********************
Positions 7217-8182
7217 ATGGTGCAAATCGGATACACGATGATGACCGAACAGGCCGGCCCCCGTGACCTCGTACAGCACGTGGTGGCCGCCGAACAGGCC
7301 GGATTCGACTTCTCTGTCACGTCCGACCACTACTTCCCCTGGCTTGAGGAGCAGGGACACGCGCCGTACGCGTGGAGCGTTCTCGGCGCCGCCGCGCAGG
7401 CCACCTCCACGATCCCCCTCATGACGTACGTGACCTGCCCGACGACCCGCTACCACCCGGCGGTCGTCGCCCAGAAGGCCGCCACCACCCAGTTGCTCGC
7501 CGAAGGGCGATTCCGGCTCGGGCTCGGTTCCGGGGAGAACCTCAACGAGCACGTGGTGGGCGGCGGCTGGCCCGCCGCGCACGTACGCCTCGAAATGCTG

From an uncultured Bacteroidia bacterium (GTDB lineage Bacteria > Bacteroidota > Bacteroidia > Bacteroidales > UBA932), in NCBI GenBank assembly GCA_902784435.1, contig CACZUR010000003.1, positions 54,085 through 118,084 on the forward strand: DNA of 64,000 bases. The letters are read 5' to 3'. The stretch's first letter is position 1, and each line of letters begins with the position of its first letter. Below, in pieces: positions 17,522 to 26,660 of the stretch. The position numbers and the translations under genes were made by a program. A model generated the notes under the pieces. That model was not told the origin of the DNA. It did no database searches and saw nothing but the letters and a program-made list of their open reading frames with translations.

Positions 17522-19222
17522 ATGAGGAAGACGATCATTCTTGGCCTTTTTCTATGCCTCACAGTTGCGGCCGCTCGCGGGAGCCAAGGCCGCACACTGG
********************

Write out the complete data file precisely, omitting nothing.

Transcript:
Positions 7217-8182
7217 ATGGTGCAAATCGGATACACGATGATGACCGAACAGGCCGGCCCCCGTGACCTCGTACAGCACGTGGTGGCCGCCGAACAGGCC
7301 GGATTCGACTTCTCTGTCACGTCCGACCACTACTTCCCCTGGCTTGAGGAGCAGGGACACGCGCCGTACGCGTGGAGCGTTCTCGGCGCCGCCGCGCAGG
7401 CCACCTCCACGATCCCCCTCATGACGTACGTGACCTGCCCGACGACCCGCTACCACCCGGCGGTCGTCGCCCAGAAGGCCGCCACCACCCAGTTGCTCGC
7501 CGAAGGGCGATTCCGGCTCGGGCTCGGTTCCGGGGAGAACCTCAACGAGCACGTGGTGGGCGGCGGCTGGCCCGCCGCGCACGTACGCCTCGAAATGCTG

From an uncultured Bacteroidia bacterium (GTDB lineage Bacteria > Bacteroidota > Bacteroidia > Bacteroidales > UBA932), in NCBI GenBank assembly GCA_902784435.1, contig CACZUR010000003.1, positions 54,085 through 118,084 on the forward strand: DNA of 64,000 bases. The letters are read 5' to 3'. The stretch's first letter is position 1, and each line of letters begins with the position of its first letter. Below, in pieces: positions 17,522 to 26,660 of the stretch. The position numbers and the translations under genes were made by a program. A model generated the notes under the pieces. That model was not told the origin of the DNA. It did no database searches and saw nothing but the letters and a program-made list of their open reading frames with translations.

Positions 17522-19222
17522 ATGAGGAAGACGATCATTCTTGGCCTTTTTCTATGCCTCACAGTTGCGGCCGCTCGCGGGAGCCAAGGCCGCACACTGG